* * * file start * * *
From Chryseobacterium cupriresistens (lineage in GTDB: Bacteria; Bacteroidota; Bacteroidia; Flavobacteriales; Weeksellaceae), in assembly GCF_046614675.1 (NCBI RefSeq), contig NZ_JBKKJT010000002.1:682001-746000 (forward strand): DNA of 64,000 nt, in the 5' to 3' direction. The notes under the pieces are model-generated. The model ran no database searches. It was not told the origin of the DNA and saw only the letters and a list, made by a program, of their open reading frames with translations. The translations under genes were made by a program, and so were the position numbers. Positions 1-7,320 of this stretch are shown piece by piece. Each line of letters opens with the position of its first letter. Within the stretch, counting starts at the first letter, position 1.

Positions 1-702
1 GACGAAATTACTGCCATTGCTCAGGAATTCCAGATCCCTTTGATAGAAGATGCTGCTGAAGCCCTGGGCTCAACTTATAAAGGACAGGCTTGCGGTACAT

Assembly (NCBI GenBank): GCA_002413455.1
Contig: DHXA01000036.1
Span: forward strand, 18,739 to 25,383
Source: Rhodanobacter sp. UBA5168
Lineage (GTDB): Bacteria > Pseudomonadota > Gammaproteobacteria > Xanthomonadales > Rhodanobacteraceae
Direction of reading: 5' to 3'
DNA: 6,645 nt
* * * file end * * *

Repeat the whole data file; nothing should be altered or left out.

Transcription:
From Chryseobacterium cupriresistens (lineage in GTDB: Bacteria; Bacteroidota; Bacteroidia; Flavobacteriales; Weeksellaceae), in assembly GCF_046614675.1 (NCBI RefSeq), contig NZ_JBKKJT010000002.1:682001-746000 (forward strand): DNA of 64,000 nt, in the 5' to 3' direction. The notes under the pieces are model-generated. The model ran no database searches. It was not told the origin of the DNA and saw only the letters and a list, made by a program, of their open reading frames with translations. The translations under genes were made by a program, and so were the position numbers. Positions 1-7,320 of this stretch are shown piece by piece. Each line of letters opens with the position of its first letter. Within the stretch, counting starts at the first letter, position 1.

Positions 1-702
1 GACGAAATTACTGCCATTGCTCAGGAATTCCAGATCCCTTTGATAGAAGATGCTGCTGAAGCCCTGGGCTCAACTTATAAAGGACAGGCTTGCGGTACAT

Assembly (NCBI GenBank): GCA_002413455.1
Contig: DHXA01000036.1
Span: forward strand, 18,739 to 25,383
Source: Rhodanobacter sp. UBA5168
Lineage (GTDB): Bacteria > Pseudomonadota > Gammaproteobacteria > Xanthomonadales > Rhodanobacteraceae
Direction of reading: 5' to 3'
DNA: 6,645 nt